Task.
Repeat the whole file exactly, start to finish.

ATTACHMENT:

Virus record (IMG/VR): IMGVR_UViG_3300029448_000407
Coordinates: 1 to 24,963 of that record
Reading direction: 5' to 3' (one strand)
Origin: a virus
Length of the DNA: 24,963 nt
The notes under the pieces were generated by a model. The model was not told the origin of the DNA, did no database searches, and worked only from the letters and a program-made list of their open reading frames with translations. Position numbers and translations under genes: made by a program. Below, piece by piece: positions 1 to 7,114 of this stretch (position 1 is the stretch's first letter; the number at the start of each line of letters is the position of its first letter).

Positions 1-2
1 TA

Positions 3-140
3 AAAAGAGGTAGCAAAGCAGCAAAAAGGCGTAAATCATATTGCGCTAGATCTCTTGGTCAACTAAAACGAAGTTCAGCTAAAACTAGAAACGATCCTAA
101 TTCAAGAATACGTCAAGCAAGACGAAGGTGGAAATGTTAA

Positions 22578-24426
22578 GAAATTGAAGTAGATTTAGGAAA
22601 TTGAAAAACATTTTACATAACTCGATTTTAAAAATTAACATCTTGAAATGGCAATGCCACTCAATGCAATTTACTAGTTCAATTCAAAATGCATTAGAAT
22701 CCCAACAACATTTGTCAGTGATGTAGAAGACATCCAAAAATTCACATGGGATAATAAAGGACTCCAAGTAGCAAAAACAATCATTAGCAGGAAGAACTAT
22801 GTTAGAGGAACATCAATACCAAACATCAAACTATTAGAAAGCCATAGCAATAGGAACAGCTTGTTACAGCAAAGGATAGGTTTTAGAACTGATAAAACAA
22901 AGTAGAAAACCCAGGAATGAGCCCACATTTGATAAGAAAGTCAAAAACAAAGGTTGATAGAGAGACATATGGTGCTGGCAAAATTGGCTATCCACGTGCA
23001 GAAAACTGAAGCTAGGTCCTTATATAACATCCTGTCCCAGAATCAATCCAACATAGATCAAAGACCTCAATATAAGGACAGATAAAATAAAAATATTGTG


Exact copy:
Virus record (IMG/VR): IMGVR_UViG_3300029448_000407
Coordinates: 1 to 24,963 of that record
Reading direction: 5' to 3' (one strand)
Origin: a virus
Length of the DNA: 24,963 nt
The notes under the pieces were generated by a model. The model was not told the origin of the DNA, did no database searches, and worked only from the letters and a program-made list of their open reading frames with translations. Position numbers and translations under genes: made by a program. Below, piece by piece: positions 1 to 7,114 of this stretch (position 1 is the stretch's first letter; the number at the start of each line of letters is the position of its first letter).

Positions 1-2
1 TA

Positions 3-140
3 AAAAGAGGTAGCAAAGCAGCAAAAAGGCGTAAATCATATTGCGCTAGATCTCTTGGTCAACTAAAACGAAGTTCAGCTAAAACTAGAAACGATCCTAA
101 TTCAAGAATACGTCAAGCAAGACGAAGGTGGAAATGTTAA

Positions 22578-24426
22578 GAAATTGAAGTAGATTTAGGAAA
22601 TTGAAAAACATTTTACATAACTCGATTTTAAAAATTAACATCTTGAAATGGCAATGCCACTCAATGCAATTTACTAGTTCAATTCAAAATGCATTAGAAT
22701 CCCAACAACATTTGTCAGTGATGTAGAAGACATCCAAAAATTCACATGGGATAATAAAGGACTCCAAGTAGCAAAAACAATCATTAGCAGGAAGAACTAT
22801 GTTAGAGGAACATCAATACCAAACATCAAACTATTAGAAAGCCATAGCAATAGGAACAGCTTGTTACAGCAAAGGATAGGTTTTAGAACTGATAAAACAA
22901 AGTAGAAAACCCAGGAATGAGCCCACATTTGATAAGAAAGTCAAAAACAAAGGTTGATAGAGAGACATATGGTGCTGGCAAAATTGGCTATCCACGTGCA
23001 GAAAACTGAAGCTAGGTCCTTATATAACATCCTGTCCCAGAATCAATCCAACATAGATCAAAGACCTCAATATAAGGACAGATAAAATAAAAATATTGTG